The SE Asian gateway: history and tectonics of the Australia–Asia collision
Robert Hall, Michael A. Cottam, Moyra E. J. Wilson, 2011. "The SE Asian gateway: history and tectonics of the Australia–Asia collision", The SE Asian Gateway: History and Tectonics of the Australia-Asia Collision, R. Hall, M. A. Cottam, M. E. J. Wilson
Download citation file:
The SE Asian gateway is the connection from the Pacific to the Indian Ocean and it has diminished from a wide ocean to a complex narrow passage with deep barriers (Gordon et al. 2003) as plate movements caused Australia to collide with SE Asia. It is one of several major ocean passages that existed during the Cenozoic but has received much less attention than others that opened, such as the Drake Passage, Tasman Gateway, Arctic Gateway or Bering Straits, or that closed, such as the Panama Gateway or Tethyan Gateway (e.g. von der Heydt & Dijkstra 2006; Lyle et al. 2007, 2008). It is not entirely clear why there has been this comparative neglect, but it may reflect the relative limited knowledge of the large and remote areas of Indonesia and the western Pacific, in particular their geological history, and the relatively small number of active researchers in this large region.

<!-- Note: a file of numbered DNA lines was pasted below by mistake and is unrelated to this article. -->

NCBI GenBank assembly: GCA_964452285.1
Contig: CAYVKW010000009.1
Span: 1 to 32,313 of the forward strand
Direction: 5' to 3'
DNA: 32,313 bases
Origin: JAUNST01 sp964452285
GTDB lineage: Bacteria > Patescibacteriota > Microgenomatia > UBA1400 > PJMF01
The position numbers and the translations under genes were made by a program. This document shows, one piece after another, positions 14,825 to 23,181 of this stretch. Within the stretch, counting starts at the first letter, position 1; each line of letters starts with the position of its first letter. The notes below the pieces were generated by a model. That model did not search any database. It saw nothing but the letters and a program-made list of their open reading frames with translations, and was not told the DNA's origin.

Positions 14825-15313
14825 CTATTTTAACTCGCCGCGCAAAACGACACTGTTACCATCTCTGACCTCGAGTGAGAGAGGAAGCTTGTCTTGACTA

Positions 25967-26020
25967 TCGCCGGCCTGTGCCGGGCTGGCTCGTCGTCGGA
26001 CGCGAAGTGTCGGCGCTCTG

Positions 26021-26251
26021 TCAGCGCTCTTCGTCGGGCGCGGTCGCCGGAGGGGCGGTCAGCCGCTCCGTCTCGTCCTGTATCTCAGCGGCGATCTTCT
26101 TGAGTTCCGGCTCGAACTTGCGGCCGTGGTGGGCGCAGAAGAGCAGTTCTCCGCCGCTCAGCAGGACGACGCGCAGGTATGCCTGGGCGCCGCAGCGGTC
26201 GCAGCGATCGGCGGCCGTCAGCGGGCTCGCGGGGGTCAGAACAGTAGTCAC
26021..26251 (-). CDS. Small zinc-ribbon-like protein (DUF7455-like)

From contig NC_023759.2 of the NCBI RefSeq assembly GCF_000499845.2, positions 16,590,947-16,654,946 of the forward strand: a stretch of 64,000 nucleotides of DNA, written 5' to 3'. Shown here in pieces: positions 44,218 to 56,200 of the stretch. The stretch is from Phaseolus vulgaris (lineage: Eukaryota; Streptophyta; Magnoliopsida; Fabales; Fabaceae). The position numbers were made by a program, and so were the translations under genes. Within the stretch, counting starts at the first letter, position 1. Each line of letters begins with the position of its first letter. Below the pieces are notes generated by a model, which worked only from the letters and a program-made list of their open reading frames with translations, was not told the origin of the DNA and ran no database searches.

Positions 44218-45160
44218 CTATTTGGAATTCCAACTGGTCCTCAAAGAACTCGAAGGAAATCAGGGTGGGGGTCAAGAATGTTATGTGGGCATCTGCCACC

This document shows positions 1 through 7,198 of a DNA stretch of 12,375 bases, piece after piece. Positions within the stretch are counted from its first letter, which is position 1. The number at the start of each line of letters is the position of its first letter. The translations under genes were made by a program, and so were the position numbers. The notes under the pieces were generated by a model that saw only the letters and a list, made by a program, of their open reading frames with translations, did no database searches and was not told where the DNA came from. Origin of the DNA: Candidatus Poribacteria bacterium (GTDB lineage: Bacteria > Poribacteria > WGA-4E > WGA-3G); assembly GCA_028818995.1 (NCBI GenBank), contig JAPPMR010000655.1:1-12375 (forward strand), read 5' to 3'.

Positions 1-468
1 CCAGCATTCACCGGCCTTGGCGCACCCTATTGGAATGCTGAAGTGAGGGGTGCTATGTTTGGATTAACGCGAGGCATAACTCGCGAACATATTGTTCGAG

Unlike the Panama Gateway and Tethyan Gateway the SE Asian gateway is still partly open and the ocean currents that flow between the Pacific and Indian Oceans have been the subject of much recent work by oceanographers (e.g. Gordon 2005). We now know that the Indonesian Throughflow, the name given to the waters that pass through the only remaining low latitude oceanic passage on the Earth, plays an important role in Indo-Pacific and global thermohaline flow (Gordon 1986; Godfrey 1996), and it is therefore probable
Figures & Tables
Collision between Australia and SE Asia began in the Early Miocene and reduced the former wide ocean between them to a complex passage which connects the Pacific and Indian Oceans. Today, the Indonesian Throughflow passes through this gateway and plays an important role in global thermohaline flow. The surrounding region contains the maximum global diversity for many marine and terrestrial organisms. Reconstruction of this geologically complex region is essential for understanding its role in oceanic and atmospheric circulation, climate impacts, and the origin of its biodiversity.
The papers in this volume discuss the Palaeozoic to Cenozoic geological background to Australia and SE Asia collision. They provide the background for accounts of the modern Indonesian Throughflow and oceanographic changes since the Neogene, and consider aspects of the region’s climate history.